That order would be respectful to individual rights of the common man, duly protected by a supreme law the Constitution and enforceability of that law ensured by an unfettered judicial system. Economic rights of the common man in a society dominated by pervasive poverty was intended to be protected by a burning sense of commitment to his welfare, a commitment to ensure his basic right to education, health, through initiation and conduct of economic policies consistent with that objective. Inherent in that desire was a reluctance to submit to unbridled Capitalism as the only remedy for all economic ills; the wider ramifications of the concentration of wealth in the hands of a few was perceived to be a threat to the establishment of a democratic order through the manipulative power of money and its degeneration into an inevitable instrument of exploitation. It conceived and dreamt of a peaceful society where citizens’ social existence will be conditioned by love, compassion and respect for others’ right to property; where an administrative and law enforcement structure will be designed, where public servants will act a servants of the Republic — where politicisation of that structure for a narrow political purpose will be scornfully avoided. The society expressed its clear rejection to any form of terror or intimidation as political tools. The revolution dreamt of the management of national resources by a board of elected trustees to be conditioned by the strictest adherence to a principle of accountability and its relentless pursuit — where scrupulous management will be rewarded and dishonest management ruthlessly curbed.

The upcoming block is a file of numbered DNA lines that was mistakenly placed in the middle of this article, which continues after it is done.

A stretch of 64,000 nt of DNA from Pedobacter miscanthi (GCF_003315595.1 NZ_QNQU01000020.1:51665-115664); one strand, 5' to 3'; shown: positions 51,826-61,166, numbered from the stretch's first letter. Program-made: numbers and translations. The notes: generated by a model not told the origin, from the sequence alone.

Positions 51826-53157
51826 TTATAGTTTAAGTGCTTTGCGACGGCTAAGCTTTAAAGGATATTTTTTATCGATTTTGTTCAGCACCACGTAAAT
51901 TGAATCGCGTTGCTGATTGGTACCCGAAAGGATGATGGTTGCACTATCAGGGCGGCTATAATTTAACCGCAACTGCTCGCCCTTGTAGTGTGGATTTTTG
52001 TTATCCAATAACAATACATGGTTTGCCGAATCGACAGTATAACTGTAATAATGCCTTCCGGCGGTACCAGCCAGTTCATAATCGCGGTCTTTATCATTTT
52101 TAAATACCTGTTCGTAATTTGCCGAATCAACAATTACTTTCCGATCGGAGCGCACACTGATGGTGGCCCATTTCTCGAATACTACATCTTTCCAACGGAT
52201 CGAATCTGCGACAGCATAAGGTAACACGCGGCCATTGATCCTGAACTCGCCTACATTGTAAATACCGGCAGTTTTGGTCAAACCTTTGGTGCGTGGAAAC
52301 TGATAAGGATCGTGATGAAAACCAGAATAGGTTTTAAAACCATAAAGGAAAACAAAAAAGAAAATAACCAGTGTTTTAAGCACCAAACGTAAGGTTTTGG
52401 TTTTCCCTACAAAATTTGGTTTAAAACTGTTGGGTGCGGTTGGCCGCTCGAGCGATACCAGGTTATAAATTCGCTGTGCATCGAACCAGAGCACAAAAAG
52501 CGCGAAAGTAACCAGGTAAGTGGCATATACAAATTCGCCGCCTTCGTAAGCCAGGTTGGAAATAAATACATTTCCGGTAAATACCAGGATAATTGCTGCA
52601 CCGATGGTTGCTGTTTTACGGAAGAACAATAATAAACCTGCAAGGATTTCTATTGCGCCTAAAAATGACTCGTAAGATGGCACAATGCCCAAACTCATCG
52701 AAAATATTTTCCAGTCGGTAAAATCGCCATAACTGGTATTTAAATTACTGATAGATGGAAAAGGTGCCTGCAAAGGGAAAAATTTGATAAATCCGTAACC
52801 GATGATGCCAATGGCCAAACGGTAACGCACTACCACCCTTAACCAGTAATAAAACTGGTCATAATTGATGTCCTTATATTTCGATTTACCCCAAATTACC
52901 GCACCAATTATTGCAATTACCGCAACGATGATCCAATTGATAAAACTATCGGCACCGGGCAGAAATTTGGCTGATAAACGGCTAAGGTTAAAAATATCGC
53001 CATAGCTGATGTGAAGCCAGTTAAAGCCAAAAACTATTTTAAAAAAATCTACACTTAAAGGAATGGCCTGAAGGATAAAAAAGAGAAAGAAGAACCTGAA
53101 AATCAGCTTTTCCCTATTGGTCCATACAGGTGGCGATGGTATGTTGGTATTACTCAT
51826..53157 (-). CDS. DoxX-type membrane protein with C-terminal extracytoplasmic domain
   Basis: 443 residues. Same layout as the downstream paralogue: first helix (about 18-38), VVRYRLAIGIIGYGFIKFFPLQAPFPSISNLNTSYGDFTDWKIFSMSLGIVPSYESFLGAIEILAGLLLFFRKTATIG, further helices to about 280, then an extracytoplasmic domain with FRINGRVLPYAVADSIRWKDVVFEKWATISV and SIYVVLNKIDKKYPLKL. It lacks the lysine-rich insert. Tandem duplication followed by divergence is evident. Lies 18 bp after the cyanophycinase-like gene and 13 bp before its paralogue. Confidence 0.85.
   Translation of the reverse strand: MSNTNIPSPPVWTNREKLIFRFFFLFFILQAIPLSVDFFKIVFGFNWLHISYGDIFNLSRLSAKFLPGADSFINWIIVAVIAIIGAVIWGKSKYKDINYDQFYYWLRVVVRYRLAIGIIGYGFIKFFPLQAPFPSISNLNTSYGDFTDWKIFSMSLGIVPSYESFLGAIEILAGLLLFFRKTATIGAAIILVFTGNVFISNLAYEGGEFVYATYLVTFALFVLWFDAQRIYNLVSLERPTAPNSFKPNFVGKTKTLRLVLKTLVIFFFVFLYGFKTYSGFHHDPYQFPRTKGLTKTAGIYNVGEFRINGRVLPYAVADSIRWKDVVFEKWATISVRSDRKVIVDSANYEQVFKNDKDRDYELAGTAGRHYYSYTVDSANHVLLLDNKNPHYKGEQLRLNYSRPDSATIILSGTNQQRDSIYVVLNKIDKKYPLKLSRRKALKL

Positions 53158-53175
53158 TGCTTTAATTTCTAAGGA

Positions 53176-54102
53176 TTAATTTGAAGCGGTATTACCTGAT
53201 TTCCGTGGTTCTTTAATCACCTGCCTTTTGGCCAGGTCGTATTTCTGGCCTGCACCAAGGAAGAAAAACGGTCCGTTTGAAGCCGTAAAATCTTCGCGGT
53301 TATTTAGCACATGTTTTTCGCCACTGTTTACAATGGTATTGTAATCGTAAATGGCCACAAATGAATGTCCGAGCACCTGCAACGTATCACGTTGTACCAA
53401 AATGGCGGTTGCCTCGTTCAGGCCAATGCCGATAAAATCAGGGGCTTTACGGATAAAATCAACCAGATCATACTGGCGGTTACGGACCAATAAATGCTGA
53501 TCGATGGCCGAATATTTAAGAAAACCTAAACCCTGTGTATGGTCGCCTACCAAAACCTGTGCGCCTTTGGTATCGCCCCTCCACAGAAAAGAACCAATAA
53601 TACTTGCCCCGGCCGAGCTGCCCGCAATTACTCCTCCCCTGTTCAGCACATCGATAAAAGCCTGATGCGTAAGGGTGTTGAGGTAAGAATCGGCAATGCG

Fundamentally, revolution through a victory on the 16th of December spoke of its unflinching commitment to the principles that inspired the revolution and the critical need for its preservation. Because ideals like a dear child needs to be protected against predatory raids and any lack of vigilance and failure to protect results in its qualitative erosion and its eventual loss. This is a brutal lesson of history.
Bangladesh’s pursuit for post-1971 social reconstruction was no exception to the classical historical pattern of triumph, disappointment and abandonment. In terms of fulfilment of the ideological goals of a revolution, an inherent conflict exists between the forces of expedient interest and the fulfilment of the ideological goal. Historically, the tendency to capitulate before expedient compulsions has been overwhelmingly tempting. Expedient interests represent essentially class and group interests, short-sighted and self-serving in nature and hardly universal in its appeal. Dereliction from the about democratic goals in the post 1971 political evolution were essentially caused by authoritarian interests of groups or a small number of individual and the countless constitutional amendments — totalling 13 in number are startling examples of the abandonment of core democratic values and disregard of constitutionalism.